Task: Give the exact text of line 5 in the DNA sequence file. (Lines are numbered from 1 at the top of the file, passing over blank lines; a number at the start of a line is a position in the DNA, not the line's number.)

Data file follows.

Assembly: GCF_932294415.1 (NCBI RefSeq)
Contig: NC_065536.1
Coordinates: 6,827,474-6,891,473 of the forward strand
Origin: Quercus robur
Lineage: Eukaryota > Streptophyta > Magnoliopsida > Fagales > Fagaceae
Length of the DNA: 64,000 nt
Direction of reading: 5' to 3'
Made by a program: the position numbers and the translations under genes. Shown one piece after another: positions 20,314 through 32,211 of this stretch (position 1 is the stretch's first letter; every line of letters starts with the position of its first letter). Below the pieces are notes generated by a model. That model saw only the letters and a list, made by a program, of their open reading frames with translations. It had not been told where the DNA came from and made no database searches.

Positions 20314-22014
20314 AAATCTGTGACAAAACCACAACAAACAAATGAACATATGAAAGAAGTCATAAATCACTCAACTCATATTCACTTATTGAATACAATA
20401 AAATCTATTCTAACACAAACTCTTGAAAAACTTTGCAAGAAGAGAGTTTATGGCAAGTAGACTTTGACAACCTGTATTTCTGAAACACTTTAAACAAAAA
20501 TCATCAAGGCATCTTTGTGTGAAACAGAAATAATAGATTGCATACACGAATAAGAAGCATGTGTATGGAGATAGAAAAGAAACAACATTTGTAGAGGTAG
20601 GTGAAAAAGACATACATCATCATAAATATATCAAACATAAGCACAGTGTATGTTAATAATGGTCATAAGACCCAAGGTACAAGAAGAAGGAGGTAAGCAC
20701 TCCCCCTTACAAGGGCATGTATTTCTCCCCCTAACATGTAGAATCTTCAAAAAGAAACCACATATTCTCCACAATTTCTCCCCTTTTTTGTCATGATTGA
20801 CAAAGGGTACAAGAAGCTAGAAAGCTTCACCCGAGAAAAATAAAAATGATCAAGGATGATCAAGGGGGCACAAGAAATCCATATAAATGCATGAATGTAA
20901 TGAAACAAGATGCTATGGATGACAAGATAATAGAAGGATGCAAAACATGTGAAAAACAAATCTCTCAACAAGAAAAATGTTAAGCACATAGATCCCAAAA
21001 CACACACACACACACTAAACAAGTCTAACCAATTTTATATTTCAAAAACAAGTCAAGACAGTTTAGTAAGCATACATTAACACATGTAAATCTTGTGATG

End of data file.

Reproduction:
Lineage: Eukaryota > Streptophyta > Magnoliopsida > Fagales > Fagaceae